In 1971, the US National Highway Traffic Safety Administration (NHTSA) issued the country's first regulation applicable to passenger car bumpers.[why?] Federal Motor Vehicle Safety Standard No. 215 (FMVSS 215), "Exterior Protection," took effect on 1 September 1972—when most automakers would begin producing their model year 1973 vehicles. The standard prohibited functional damage to specified safety-related components such as headlamps and fuel system components when the vehicle is subjected to barrier crash tests at 5 miles per hour (8 km/h) for front and 2.5 mph (4 km/h) for rear bumper systems. The requirements effectively eliminated automobile bumpers designs that featured integral automotive lighting components such as tail lamps.
In October 1972, the US Congress enacted the Motor Vehicle Information and Cost Saving Act (MVICS), which required NHTSA to issue a bumper standard that yields the "maximum feasible reduction of cost to the public and to the consumer". Factors considered included the costs and benefits of implementation, the standard's effect on insurance costs and legal fees, savings in consumer time and inconvenience, as well as health and safety considerations.
The 1973 model year passenger cars sold in the US used a variety designs. They ranged from non-dynamic versions with solid rubber guards, to "recoverable" designs with oil and nitrogen filled telescoping shock-absorbers.
The standards were further increased for the 1974 model year passenger cars with standardized height front and rear bumpers that could take angle impacts at 5-mile-per-hour (8 km/h) with no damage to the car's lights, safety equipment, and engine. This often meant additional overall vehicle length, as well as new front and rear designs to incorporate the stronger energy absorbing bumpers. Passenger cars featured gap-concealing flexible filler panels between the bumpers and the car's bodywork causing them to have a "massive, blockish look". A notable exception that year was the new AMC Matador coupe that featured "free standing" bumpers with rubber gaiters alone to conceal the retractable shock absorbers.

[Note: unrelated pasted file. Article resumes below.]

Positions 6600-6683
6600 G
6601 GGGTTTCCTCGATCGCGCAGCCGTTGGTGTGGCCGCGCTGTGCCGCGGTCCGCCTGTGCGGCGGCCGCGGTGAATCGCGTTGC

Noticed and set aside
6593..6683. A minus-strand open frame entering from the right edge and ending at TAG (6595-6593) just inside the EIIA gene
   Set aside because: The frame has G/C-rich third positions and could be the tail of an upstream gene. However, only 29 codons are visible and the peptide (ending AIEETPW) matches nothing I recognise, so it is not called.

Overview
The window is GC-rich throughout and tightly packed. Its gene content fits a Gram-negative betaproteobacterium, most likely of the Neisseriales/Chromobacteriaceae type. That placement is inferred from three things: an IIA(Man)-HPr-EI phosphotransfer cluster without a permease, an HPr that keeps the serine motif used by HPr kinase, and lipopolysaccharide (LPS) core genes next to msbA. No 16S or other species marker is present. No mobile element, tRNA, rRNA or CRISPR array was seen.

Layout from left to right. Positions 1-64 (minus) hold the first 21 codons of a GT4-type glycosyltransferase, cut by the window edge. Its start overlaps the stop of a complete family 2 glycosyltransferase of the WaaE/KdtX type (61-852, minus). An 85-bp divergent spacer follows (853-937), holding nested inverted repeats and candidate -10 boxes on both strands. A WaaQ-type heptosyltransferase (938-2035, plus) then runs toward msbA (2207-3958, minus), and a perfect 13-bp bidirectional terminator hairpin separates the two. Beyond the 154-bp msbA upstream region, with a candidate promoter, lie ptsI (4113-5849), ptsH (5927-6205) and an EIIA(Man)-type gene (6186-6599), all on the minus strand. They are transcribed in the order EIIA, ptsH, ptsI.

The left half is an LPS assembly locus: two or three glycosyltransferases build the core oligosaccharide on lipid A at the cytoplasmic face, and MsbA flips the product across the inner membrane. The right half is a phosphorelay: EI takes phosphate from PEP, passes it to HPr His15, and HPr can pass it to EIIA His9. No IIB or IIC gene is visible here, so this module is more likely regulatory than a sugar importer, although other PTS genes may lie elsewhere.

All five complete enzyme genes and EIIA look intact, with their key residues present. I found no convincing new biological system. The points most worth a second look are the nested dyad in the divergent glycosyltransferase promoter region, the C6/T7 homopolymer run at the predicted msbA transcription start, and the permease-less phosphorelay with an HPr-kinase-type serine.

Regulatory effect on design
|US (left) and rest-of-world (right)|
|Front bumpers on Mercedes-Benz W116 (top), BMW E28 5-series (middle), Lamborghini Countach (bottom): The US bumpers are more massive and protrude farther from the bodywork.|
Cars for the US market were equipped with bulky, massive, heavy, protruding bumpers to comply with the 5-mile-per-hour bumper standard in effect from 1973 to 1982. US bumper height requirements effectively made some models, such as the Citroën SM, ineligible for importation to the United States.
The requirements promulgated under MVICS were consolidated with the requirements of Federal Motor Vehicle Safety Standard Number 215 (FMVSS 215, "Exterior Protection of Vehicles") and promulgated in March 1976. This new bumper standard was placed in the United States Code of Federal Regulations at 49 CFR 581, separate from the Federal Motor Vehicle Safety Standards at 49CFR571. The new requirements, applicable to 1979-model year passenger cars, were called the "Phase I" standard. At the same time, a zero-damage requirement, "Phase II", was enacted for bumper systems on 1980 and newer cars. The most rigorous requirements applied to 1980 through 1982 model vehicles; 5 miles per hour (8 km/h) front and rear barrier and pendulum crash tests were required, and no damage was allowed to the bumper beyond a 3⁄8 in (10 mm) dent and 3⁄4 in (19 mm) displacement from the bumper's original position.
Weakening standards, increasing costs